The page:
It's time for Weinergate!
Just to dive in in the middle, I especially like the statement from coed in question, (a journalism major who loathes the news process) which denies a few tangential points and ducks the good stuff:
I am a 21-year-old college student from Seattle. I have never met Congressman Weiner, though I am a fan. I go to school in Bellingham where I spend all of my time; I've never been to New York or to DC. The point I am trying to make is that, contrary to the impression that I apparently gave from my tweet, I am not his girlfriend. Nor am I the wife, girlfriend or mistress of Barack Obama, Ray Allen or Cristiano Ronaldo, despite the fact that I have made similar assertions about them via Twitter.
There have never been any inappropriate exchanges between Anthony Weiner and myself, including the tweet/picture in question, which had apparently been deleted before it reached me.
As to whether any exchanges were "inappropriate", let's take a step back - were she and the Congressman cyber-buddies engaging in idle chit-chat and having appropriate exchanges from time to time on the Twitter private service? Is it possible that a third party might consider some of those private exchanges to be a bit flirty? I am not sure a twenty-one year old who wants this whole thing to go away is the most reliable judge of what might have been appropriate. And let's add that Rep. Weiner apparently chatted up a high school girl on Twitter earlier this year.
RS McCain adds this:
All righty then: Define “inappropriate,” Ms. Cordova.
By your own admission, you publicly described a married congressman as your “boyfriend,” which some people might consider inappropriate.
Meanwhile, law enforcement does not seem to have been brought in. Their apparent absence speaks volumes.
And while we wait for the police dog to bark, Ace notes this:
Despite the fact that this is a Verified Twitter account, supposedly vetted by Twitter to insure that the named individual is in fact the account's user, we have had no incident report from Twitter on the "hack," or notice of a failure in its security, or cautions as to how to prevent the same "hack" from occurring to us.
Well, a highly publicized hack would normally draw some sort of public response, yes? More should come clear on Tuesday with the holiday behind us.
My Bold Prediction for where this is headed - Congressman Weiner won't be filing a police report. One might think that hacking a Congressman's account to smear him and sexually harass his Twitter followers is a big deal, but it's not like he is the governor of Alaska or anything. After a bit of scrambling Weiner will explain the absence of law enforcement by offering up a brother or cousin or college roommate who will claim to have crept onto the account and played this prank simply because Weiner jokes never get old. Har de har.
As to the truth, well, Weiner's an "Anything Goes" Democrat and the girl was 21, so move on.
UPDATE: Weiner has now done what anyone else would do after their account was hacked and a lewd photo was sent out in their name - he hired a lawyer to advise him as to “what civil or criminal actions should be taken”. He still won't say whether he has notified the police, which pretty much means he hasn't.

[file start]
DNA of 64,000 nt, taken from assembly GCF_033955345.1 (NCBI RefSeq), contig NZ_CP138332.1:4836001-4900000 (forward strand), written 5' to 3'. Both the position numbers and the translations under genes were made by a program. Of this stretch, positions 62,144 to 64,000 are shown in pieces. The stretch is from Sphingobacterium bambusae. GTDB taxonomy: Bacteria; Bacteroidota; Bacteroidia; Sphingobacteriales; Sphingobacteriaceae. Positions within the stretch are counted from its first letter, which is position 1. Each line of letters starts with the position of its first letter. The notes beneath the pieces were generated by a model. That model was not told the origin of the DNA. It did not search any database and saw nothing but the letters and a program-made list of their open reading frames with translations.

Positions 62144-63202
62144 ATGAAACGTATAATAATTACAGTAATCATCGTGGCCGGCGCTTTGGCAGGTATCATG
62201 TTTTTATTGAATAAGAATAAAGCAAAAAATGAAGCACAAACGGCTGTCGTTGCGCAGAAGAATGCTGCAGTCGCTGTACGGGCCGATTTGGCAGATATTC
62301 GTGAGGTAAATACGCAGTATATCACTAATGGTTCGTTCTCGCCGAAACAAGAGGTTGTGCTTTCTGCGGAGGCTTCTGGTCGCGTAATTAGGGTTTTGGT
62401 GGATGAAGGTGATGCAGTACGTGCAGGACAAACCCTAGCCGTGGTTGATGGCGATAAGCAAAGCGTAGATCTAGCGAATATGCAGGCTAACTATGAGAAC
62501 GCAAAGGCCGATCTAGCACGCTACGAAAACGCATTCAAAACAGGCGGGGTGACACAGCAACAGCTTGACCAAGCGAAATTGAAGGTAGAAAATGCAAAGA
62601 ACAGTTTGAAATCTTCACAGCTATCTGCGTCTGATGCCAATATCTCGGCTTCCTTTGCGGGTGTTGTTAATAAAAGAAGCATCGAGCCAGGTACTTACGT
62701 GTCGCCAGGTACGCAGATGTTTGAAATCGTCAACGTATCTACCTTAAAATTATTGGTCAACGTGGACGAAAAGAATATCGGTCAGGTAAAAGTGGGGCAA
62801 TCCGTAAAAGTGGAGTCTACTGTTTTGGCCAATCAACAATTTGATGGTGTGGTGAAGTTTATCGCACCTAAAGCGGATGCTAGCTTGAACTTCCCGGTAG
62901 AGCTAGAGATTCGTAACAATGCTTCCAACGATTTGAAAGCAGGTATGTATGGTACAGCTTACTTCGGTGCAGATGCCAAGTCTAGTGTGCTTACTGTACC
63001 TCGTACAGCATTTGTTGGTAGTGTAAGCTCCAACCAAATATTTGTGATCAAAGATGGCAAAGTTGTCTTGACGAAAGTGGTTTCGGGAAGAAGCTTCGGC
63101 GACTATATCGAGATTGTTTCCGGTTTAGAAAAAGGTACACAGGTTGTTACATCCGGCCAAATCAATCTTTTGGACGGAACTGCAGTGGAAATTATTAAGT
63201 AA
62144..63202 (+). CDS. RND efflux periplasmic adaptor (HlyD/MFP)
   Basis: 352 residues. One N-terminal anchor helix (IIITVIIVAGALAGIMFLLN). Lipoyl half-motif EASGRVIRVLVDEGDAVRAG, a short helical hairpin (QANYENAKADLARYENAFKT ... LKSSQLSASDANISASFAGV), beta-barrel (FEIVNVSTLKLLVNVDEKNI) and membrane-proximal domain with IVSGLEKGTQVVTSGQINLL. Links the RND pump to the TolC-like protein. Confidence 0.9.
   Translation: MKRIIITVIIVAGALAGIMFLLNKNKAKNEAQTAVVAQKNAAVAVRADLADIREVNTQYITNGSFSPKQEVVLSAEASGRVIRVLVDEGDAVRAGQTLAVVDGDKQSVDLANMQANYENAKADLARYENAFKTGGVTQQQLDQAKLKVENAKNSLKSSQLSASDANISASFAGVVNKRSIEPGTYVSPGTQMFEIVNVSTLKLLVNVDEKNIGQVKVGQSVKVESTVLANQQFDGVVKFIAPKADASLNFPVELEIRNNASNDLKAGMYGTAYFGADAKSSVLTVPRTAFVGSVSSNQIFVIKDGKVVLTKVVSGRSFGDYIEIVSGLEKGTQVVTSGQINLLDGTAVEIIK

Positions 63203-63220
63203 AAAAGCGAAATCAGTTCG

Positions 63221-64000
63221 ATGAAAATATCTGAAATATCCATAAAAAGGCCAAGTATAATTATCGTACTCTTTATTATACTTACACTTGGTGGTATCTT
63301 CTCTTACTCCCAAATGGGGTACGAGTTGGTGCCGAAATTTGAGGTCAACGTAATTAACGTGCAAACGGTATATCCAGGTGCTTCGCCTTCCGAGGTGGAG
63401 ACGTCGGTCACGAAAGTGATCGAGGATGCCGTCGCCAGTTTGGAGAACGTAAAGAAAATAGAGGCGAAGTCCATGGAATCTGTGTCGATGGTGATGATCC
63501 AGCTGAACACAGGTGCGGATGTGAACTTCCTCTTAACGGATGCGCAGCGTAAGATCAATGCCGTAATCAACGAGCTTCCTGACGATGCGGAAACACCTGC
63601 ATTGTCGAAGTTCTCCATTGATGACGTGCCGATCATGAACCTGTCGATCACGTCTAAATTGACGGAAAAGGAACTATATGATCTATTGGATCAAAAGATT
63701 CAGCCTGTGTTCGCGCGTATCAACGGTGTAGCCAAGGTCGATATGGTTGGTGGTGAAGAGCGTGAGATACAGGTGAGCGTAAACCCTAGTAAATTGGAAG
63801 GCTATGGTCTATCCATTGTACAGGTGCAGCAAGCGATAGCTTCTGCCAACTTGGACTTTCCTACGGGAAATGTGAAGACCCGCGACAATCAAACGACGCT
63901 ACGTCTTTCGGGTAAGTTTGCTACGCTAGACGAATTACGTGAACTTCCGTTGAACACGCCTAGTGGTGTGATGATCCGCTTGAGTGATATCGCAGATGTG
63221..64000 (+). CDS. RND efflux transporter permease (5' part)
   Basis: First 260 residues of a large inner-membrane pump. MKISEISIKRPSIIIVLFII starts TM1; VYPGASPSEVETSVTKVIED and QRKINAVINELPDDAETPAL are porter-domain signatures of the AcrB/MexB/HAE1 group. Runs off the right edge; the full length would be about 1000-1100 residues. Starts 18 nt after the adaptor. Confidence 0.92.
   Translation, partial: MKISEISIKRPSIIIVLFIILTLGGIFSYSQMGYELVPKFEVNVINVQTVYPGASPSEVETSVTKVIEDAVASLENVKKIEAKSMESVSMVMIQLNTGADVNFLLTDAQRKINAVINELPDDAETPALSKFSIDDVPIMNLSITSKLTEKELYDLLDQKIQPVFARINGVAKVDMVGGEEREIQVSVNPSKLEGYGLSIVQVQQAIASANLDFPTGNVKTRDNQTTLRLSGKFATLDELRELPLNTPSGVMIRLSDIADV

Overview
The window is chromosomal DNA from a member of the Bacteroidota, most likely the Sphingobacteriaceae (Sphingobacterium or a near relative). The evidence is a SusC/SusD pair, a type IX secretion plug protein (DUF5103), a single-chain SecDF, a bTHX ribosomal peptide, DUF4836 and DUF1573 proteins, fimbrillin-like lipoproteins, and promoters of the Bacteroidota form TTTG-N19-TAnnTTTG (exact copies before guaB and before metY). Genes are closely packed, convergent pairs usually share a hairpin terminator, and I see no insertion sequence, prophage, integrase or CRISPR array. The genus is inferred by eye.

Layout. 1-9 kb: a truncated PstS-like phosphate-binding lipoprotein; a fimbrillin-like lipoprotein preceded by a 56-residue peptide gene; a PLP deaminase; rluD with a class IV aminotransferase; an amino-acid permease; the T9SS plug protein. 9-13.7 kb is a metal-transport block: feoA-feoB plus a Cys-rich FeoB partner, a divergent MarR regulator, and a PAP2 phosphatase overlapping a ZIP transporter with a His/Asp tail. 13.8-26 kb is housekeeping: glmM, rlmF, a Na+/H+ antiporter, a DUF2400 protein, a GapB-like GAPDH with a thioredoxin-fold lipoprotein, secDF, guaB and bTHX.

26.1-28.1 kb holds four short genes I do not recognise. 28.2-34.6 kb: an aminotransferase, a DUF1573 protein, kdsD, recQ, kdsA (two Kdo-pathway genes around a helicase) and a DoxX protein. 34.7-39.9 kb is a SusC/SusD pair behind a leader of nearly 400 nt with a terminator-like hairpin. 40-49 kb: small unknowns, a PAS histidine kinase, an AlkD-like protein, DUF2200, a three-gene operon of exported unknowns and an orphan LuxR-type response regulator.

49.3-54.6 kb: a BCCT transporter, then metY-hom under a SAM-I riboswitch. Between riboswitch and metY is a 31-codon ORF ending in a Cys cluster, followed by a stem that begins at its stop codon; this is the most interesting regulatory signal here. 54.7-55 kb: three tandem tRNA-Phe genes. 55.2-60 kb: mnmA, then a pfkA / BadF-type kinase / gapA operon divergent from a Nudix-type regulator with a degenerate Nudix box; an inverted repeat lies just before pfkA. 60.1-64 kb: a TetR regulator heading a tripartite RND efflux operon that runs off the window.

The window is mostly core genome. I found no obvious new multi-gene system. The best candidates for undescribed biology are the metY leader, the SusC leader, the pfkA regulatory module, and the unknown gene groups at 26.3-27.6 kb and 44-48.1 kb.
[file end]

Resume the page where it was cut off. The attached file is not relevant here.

CATERWAULING: Jese Taylor at Pandagon is a hero on the left because of his ability to leap to illogical conclusions in a single bound. He excerpts my point that "I am not sure a twenty-one year old who wants this whole thing to go away is the most reliable judge of what might have been appropriate" and heads into the abyss:
This makes a great deal of sense - the proper people to determine whether exchanges that didn't take place were appropriate are a group of slavering middle-aged conservative men who should be allowed to go through every e-mail and Facebook photo the woman's ever been a part of and comment on how much cleavage she's showing.
Geez, I thought my point of view as to who should be checking this out was made pretty clear by my comments on the lack of police involvement.
But since we are on the subject of reading comprehension, let's bring Jesse up to speed on a more important point. He says this:
Weiner and the woman involved are both contending that the tweet and picture were a result of someone breaking in to Weiner's account. The woman suspects that it was a user who had been harassing her for weeks based on the fact that Weiner was following her account.
Expressed my dissatisfaction to NYDN over their implication that I backed the hacking theory.
The News offered this:
Friday evening I logged onto Twitter to find that I had about a dozen new mentions in less than an hour, which is a rare occurrence. When I checked one of the posts that I had been tagged in I saw that it was a picture that had supposedly been tweeted to me by Congressman Anthony Weiner.
The account that these tweets were sent from was familiar to me; this person had harassed me many times after the Congressman followed me on Twitter a month or so ago. Since I had dealt with this person and his cohorts before I assumed that the tweet and the picture were their latest attempts at defaming the Congressman and harassing his supporters.
Annoyed, I responded with something along the lines of "are you f***ing kidding me?" and "I've never seen this. You people are sick." I blocked their accounts, made my page private, and let the matter drop, expecting them to eventually do the same.
Within about an hour, however, I realized that I had grossly underestimated the severity of the situation that I had somehow become a part of.
Jesse is just one of many to misunderstand that.